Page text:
News Stories, 30 September 2013
GENEVA, September 30 (UNHCR) – Tonight in Geneva, the UN refugee agency and many high-profile government and UN leaders will honour a humble and courageous Congolese woman who has spent years helping less fortunate women recover from abuse and suffering in a violent corner of Africa.
At a special gala ceremony, UN High Commissioner for Refugees António Guterres will present the annual Nansen Refugee Award to Angélique Namaika, a 46-year-old Roman Catholic nun who has helped hundreds of women – as well as a few boys – in north-east Democratic Republic of the Congo's (DRC) Orientale province.
Most of those she has helped are young women and girls who were forcibly displaced and abused by armed groups, largely the brutal Lord's Resistance Army, or LRA, a Ugandan rebel group that moved into north-east DRC in 2005.
Many of the LRA's female victims were beaten, raped and forced to become sex slaves. Over the past decade, in and around the Orientale town of Dungu, Sister Angélique has helped some 2,000 of them to overcome their trauma, counter the stigma attached to rape and rebuild their lives with newly learned trades.
It is for this work, that she is recognized with one of the world's top humanitarian prizes and feted by people around the world, including Pope Francis I, who will receive her in Rome on Wednesday.
But, Sister Angélique explains, the long journey that has brought her to Geneva almost ended during her childhood in the village of Kembisa in Orientale province. "I was sick when I was a child and I suffered a lot. I lost a lot of weight and there was not much hope that I would survive," she recalls. The young Angélique recovered and the ordeal brought her closer to her parents – the experience perhaps explains in part her strong faith and her empathy for others who have suffered.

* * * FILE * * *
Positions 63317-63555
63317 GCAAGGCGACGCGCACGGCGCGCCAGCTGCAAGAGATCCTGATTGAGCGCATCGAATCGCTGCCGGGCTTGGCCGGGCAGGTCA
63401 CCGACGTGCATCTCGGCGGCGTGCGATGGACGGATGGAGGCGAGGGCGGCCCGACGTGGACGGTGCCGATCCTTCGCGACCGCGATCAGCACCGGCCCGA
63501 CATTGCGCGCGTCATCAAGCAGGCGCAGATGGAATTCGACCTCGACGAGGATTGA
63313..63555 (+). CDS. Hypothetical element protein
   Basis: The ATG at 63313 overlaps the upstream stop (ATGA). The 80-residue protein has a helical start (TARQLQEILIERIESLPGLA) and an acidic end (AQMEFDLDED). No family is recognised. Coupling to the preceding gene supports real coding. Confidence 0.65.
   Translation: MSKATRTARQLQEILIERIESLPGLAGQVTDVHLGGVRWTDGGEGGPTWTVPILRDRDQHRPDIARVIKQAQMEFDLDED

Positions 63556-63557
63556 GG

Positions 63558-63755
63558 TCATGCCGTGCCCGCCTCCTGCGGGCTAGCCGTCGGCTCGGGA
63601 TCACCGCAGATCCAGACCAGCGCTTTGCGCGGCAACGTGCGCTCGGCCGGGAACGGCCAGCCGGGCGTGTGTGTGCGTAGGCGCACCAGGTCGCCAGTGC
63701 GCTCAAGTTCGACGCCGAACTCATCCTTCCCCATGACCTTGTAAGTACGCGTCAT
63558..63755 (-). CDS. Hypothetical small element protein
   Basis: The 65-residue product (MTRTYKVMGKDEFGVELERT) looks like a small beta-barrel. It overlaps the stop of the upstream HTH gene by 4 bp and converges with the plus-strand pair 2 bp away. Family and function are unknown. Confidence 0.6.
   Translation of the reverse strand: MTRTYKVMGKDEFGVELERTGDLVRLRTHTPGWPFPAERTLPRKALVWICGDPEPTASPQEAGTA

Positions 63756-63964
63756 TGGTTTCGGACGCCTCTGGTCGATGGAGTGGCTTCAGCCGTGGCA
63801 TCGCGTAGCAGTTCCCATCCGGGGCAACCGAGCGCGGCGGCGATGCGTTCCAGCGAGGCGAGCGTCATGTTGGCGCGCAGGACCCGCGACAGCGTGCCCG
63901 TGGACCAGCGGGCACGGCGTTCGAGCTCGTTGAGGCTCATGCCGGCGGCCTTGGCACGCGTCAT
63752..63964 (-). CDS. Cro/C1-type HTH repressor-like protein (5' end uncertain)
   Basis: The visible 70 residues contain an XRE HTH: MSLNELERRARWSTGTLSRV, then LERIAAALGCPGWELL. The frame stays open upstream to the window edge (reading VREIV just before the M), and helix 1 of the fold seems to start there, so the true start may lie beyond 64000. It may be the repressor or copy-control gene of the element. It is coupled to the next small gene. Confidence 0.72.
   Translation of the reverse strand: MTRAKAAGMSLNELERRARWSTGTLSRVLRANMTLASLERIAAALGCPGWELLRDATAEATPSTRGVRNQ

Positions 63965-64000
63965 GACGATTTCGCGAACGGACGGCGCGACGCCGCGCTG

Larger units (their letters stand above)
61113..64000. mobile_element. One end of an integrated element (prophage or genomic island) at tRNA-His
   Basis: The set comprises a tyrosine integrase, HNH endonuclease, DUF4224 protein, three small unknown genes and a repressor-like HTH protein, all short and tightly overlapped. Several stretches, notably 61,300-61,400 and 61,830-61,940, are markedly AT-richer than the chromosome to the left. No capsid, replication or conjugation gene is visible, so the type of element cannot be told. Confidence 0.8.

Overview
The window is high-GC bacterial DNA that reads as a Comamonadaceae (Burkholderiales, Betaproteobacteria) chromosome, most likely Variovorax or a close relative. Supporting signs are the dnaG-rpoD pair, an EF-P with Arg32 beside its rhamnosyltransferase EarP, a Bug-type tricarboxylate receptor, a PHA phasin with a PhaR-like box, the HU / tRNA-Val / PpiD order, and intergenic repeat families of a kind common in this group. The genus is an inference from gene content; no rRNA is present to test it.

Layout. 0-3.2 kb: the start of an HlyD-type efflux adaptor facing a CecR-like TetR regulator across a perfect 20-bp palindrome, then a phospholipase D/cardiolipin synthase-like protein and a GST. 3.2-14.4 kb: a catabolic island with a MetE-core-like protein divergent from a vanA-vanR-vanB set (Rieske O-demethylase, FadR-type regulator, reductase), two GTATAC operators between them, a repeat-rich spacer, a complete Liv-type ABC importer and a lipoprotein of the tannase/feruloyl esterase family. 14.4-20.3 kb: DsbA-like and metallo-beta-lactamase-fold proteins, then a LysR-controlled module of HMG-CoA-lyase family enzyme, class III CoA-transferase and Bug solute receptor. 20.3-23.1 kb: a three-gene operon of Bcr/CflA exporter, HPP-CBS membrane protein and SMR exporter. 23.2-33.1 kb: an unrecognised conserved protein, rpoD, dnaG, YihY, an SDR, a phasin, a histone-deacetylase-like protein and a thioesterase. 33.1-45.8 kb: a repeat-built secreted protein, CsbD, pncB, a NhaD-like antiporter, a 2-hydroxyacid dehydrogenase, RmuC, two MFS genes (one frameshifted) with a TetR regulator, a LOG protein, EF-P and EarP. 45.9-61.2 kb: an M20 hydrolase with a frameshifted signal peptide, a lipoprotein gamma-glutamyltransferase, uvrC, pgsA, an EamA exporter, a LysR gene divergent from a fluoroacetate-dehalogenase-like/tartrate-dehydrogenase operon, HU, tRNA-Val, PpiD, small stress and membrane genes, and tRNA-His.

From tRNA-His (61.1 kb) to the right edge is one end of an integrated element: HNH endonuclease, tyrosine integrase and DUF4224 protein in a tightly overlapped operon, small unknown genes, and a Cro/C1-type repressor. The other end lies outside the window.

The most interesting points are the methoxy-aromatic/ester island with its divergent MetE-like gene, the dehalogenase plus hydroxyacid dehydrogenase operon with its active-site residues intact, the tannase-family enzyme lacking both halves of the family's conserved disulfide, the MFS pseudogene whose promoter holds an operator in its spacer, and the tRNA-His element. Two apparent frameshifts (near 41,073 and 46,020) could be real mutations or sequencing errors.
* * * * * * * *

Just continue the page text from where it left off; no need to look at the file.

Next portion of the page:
After coming through this testing time, she had a happy childhood and made good friends, but she also learned painful lessons about human nature. "I did not like conflict. I always ran away when there were battles," she stresses.
In 1990, she started her training to become a Roman Catholic nun. "It was not a simple thing to choose to become a nun," she says, revealing that she was inspired by a German nun, Sister Tone, who used to come to her village to treat the sick.
"She had hardly any time to rest, to eat. That's why I said that I would do everything to become like her and help her in this work . . . I did not even know if there were black nuns. I only saw a white nun and said that I would like to become like her."
Like Sister Tone, when Angélique became a nun she decided to dedicate her life to helping the most vulnerable, particularly the young. And she soon began using a bicycle to help her reach those in need. Today, in Dungu, she and her bike have become a regular and comforting sight.
In 2003, after studying African spirituality in the DRC capital, Kinshasa, Sister Angélique was sent by the church to teach trainee nuns in Dungu, a small, dusty outpost in the far north-east of Orientale province that had seen better days. It was a move that was to change her life and those of hundreds of locals.